SAMLOGON UDP request
Luke Kenneth Casson Leighton
lkcl at switchboard.net
Tue Dec 15 17:22:14 GMT 1998
On Tue, 15 Dec 1998, Andrew Tridgell wrote:
> > yes, in an inter-domain environment. we look up the SID against the known
> > inter-domain trust SIDs and return the known PDC for that SID.
> great, that is the first possibly valid reason I've seen for having
> the SID in nmbd.
andrew, jeremy, remember that i can never or at least rarely come up with
immediate reasons (within two days) it usually takes me two to three
weeks. i still may know why something may not be a good idea, i just
can't justify it, the design is still partially subconscious.
> 1) the code I removed didn't do this.
that code is a subset of what is required.
> 2) doing this requires changes to much more than just
> nmbd_processlogon.c as requests for other domains won't even get that
> far. We'd have to change the code that determines if the domain name
> is a local name or add the foreign domains to our locally registered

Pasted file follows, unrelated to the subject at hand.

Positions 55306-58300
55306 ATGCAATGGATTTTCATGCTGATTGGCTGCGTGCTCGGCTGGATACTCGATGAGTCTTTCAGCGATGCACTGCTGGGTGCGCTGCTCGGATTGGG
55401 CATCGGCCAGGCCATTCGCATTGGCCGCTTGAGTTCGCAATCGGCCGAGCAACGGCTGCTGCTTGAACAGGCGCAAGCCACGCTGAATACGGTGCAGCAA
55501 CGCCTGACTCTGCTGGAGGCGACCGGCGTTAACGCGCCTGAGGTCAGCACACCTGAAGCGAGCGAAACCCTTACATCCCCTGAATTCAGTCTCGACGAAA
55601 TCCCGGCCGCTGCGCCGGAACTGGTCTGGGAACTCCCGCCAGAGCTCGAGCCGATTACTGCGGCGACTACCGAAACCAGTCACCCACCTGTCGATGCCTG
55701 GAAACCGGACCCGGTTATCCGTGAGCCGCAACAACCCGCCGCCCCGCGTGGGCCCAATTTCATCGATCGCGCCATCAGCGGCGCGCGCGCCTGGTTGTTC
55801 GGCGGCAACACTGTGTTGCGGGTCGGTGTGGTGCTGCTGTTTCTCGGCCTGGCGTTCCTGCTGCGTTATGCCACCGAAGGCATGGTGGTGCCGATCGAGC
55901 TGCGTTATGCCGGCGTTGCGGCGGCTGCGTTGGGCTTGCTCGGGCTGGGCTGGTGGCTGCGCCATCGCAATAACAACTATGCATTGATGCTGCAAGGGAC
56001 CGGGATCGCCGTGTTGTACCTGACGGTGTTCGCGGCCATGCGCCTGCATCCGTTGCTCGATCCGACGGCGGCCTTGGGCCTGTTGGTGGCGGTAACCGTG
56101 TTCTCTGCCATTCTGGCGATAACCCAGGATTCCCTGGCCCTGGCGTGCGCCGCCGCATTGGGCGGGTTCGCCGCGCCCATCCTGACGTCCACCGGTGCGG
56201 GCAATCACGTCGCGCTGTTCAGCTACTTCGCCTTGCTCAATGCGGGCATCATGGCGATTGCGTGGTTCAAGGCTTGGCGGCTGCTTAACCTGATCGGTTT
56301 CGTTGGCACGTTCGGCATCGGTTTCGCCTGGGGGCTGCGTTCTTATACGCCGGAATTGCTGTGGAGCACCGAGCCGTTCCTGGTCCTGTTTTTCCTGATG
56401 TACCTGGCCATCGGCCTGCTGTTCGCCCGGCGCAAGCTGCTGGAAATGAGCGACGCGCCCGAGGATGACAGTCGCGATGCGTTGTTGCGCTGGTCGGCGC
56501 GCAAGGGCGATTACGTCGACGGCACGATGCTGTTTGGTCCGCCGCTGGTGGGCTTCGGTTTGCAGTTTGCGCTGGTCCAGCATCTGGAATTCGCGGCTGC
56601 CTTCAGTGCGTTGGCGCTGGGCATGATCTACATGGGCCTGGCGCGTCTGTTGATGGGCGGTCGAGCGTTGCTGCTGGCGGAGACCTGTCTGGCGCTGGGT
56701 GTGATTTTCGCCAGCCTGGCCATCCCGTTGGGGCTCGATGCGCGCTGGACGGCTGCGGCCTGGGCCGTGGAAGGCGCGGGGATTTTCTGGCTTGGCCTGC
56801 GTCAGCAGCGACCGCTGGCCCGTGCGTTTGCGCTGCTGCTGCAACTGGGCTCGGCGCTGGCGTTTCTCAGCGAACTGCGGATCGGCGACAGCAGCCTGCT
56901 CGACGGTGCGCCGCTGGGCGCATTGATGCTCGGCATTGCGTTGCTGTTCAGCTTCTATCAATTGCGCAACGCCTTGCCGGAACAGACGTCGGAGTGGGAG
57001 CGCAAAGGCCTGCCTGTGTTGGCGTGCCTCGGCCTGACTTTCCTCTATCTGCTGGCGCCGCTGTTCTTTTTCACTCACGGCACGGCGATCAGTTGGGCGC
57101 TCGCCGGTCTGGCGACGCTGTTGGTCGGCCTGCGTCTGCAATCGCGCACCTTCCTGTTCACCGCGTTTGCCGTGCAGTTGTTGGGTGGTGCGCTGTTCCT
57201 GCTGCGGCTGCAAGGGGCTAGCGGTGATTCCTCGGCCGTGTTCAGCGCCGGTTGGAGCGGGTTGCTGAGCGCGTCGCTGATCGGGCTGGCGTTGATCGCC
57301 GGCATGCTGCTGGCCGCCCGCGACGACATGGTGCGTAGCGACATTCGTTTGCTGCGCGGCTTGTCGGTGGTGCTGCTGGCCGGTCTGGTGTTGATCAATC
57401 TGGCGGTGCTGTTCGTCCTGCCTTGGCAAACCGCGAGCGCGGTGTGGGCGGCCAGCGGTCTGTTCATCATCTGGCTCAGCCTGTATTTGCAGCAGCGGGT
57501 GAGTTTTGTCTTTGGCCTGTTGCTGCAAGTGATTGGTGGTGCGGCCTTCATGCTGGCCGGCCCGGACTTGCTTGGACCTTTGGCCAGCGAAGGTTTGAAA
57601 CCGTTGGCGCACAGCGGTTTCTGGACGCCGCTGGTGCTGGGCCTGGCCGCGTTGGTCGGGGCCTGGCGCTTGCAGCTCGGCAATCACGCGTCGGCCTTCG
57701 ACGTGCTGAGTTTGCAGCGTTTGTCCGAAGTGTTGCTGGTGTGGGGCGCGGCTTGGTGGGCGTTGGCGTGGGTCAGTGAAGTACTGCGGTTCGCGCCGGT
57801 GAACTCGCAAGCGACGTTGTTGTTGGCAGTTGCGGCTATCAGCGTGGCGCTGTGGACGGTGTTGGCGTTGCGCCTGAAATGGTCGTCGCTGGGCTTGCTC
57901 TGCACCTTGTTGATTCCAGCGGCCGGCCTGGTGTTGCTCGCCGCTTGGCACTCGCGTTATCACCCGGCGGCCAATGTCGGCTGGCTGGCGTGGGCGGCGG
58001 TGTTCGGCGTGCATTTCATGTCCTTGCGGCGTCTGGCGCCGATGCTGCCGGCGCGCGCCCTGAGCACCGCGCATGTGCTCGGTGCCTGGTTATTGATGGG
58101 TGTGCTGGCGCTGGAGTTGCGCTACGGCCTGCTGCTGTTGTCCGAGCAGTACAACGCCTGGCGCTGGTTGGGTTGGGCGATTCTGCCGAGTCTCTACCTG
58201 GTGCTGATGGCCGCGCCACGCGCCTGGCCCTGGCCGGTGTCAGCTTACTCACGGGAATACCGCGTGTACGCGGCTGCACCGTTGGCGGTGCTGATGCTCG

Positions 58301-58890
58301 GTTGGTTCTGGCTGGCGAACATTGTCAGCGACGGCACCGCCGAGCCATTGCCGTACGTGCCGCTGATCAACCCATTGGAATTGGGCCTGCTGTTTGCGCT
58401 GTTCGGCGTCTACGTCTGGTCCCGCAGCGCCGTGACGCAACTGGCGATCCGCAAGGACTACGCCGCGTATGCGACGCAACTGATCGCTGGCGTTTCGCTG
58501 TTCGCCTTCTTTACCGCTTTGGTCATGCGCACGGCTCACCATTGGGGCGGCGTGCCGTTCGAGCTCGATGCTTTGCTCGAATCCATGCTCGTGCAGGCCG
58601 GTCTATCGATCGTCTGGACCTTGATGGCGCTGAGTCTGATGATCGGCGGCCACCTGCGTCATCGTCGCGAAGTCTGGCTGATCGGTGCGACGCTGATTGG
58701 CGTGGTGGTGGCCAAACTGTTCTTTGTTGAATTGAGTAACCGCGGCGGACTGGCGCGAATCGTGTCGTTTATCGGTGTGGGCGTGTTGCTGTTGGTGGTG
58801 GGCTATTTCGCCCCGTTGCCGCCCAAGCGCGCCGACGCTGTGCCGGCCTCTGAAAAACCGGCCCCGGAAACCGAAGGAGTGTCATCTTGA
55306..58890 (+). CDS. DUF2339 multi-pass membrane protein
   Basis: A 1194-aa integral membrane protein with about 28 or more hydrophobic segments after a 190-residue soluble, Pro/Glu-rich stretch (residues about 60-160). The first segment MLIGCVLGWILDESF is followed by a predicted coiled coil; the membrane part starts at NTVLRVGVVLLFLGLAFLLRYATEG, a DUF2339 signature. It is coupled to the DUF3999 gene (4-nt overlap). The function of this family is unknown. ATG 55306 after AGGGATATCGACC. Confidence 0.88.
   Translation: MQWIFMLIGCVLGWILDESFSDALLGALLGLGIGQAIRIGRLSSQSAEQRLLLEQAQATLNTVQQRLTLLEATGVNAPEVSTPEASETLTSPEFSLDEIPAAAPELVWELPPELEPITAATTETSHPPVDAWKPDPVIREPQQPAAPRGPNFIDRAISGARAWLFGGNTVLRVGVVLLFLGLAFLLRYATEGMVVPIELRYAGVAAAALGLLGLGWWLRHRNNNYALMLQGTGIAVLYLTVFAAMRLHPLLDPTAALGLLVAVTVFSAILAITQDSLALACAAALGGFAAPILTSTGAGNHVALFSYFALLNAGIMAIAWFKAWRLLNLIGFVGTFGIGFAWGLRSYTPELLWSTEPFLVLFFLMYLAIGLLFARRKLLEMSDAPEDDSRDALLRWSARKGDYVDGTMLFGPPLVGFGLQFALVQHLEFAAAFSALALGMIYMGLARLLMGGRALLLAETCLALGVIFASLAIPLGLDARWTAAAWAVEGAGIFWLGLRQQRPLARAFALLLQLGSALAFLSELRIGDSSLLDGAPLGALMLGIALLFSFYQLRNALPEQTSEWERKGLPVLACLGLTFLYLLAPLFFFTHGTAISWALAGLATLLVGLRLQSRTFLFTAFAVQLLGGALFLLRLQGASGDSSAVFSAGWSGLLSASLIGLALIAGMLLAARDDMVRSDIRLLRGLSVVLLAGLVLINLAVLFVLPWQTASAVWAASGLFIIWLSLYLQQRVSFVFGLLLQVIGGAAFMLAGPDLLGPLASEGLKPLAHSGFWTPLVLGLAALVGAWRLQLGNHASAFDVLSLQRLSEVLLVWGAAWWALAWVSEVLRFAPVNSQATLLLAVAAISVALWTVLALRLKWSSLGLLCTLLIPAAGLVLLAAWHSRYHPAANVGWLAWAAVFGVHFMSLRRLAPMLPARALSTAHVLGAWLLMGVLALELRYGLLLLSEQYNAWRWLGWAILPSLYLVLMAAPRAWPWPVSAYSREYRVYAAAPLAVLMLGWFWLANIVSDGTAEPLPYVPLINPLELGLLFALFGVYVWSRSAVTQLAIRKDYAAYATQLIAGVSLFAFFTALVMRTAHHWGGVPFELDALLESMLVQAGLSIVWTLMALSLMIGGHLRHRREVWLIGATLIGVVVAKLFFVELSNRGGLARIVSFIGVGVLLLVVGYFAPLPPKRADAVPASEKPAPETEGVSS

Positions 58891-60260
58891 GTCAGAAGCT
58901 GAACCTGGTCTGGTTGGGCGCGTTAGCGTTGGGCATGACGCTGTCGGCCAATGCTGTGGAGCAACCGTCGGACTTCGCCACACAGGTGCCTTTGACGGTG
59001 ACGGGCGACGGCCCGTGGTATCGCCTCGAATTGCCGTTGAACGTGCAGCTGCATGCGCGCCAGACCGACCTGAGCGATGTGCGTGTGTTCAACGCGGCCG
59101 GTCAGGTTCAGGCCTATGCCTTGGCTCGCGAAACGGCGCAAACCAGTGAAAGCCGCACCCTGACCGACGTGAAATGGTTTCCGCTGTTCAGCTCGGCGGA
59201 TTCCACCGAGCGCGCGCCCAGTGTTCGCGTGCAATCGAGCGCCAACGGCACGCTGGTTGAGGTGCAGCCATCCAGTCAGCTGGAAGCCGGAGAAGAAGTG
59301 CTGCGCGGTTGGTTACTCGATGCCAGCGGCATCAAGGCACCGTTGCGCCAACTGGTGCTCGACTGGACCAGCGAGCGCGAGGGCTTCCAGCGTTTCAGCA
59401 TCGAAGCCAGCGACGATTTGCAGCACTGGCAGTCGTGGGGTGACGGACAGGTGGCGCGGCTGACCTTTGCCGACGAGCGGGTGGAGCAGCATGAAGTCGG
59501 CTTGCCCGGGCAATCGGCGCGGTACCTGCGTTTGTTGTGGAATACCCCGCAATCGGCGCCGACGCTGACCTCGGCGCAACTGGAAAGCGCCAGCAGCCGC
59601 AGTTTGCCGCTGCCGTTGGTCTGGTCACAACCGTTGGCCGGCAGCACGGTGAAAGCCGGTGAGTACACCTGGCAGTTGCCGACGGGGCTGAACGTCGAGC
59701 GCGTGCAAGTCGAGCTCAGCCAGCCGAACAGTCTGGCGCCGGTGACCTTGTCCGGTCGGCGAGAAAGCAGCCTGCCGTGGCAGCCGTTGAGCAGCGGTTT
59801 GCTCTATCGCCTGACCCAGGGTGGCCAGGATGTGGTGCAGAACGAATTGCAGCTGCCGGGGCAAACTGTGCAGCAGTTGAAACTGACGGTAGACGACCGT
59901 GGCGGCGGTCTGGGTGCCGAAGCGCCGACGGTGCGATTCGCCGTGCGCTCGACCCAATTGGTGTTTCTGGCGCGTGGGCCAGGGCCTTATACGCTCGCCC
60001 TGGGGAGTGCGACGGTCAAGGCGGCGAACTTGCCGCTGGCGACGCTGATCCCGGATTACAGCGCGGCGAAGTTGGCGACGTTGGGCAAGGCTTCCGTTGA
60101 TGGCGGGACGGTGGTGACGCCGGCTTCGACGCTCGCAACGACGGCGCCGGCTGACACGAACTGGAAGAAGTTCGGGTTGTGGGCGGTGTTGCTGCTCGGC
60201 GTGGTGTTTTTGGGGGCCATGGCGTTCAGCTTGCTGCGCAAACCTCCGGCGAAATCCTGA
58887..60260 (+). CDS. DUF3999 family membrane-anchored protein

> name list for each subnet. If we did the latter (which would probably
> be the rifght thing to do) then we'd need to go carefully through all
> the other datagram code and make sure we don't reply inappropriately
> to other requests.
don't worry: NT registers FORIEGN_DOMAIN<00> and on this name it answers
*all* requests that are sent to FORIEGN_DOMAIN<00>.
therefore we don't need to "reply inappropriately", we actually need to go
carefully through all the other datagram code to make sure that we _do_
i have seen foriegn trusted domains sending each other "become backup
master browswer" packets, for example.
> If we decide that it is appropriate then we will certainly _not_ be
> doing it the way you did it before. That broke lots of peoples setups
> including nmbd on samba.anu.edu.au. The right way to do it is to only
> fetch the SID when the first such foreign logon datagram comes in. It
> is totally wrong to make nmbd exit because it _might_ receive a domain
> logon request for a foreign domain! If, when it does receive such a
> request, it can't get the SID then it should log a warning and ignore
> the packet. Not bloody exit.
sounds good to me, more like what NT does, only better.
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